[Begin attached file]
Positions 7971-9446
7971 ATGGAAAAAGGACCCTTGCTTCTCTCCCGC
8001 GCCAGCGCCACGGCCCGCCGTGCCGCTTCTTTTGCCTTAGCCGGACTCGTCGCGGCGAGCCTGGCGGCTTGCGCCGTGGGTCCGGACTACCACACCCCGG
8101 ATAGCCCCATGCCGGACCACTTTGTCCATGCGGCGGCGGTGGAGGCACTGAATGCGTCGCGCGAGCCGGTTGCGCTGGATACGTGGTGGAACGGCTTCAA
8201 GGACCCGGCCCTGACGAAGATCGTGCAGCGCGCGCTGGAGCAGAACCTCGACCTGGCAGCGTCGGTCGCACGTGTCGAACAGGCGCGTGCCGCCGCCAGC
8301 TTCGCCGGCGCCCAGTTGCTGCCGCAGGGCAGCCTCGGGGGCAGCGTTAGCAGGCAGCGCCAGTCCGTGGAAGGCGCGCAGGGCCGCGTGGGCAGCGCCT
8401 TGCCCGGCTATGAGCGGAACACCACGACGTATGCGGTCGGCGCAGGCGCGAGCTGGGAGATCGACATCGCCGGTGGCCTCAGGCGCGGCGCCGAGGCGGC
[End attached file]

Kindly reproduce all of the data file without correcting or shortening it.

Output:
Positions 7971-9446
7971 ATGGAAAAAGGACCCTTGCTTCTCTCCCGC
8001 GCCAGCGCCACGGCCCGCCGTGCCGCTTCTTTTGCCTTAGCCGGACTCGTCGCGGCGAGCCTGGCGGCTTGCGCCGTGGGTCCGGACTACCACACCCCGG
8101 ATAGCCCCATGCCGGACCACTTTGTCCATGCGGCGGCGGTGGAGGCACTGAATGCGTCGCGCGAGCCGGTTGCGCTGGATACGTGGTGGAACGGCTTCAA
8201 GGACCCGGCCCTGACGAAGATCGTGCAGCGCGCGCTGGAGCAGAACCTCGACCTGGCAGCGTCGGTCGCACGTGTCGAACAGGCGCGTGCCGCCGCCAGC
8301 TTCGCCGGCGCCCAGTTGCTGCCGCAGGGCAGCCTCGGGGGCAGCGTTAGCAGGCAGCGCCAGTCCGTGGAAGGCGCGCAGGGCCGCGTGGGCAGCGCCT
8401 TGCCCGGCTATGAGCGGAACACCACGACGTATGCGGTCGGCGCAGGCGCGAGCTGGGAGATCGACATCGCCGGTGGCCTCAGGCGCGGCGCCGAGGCGGC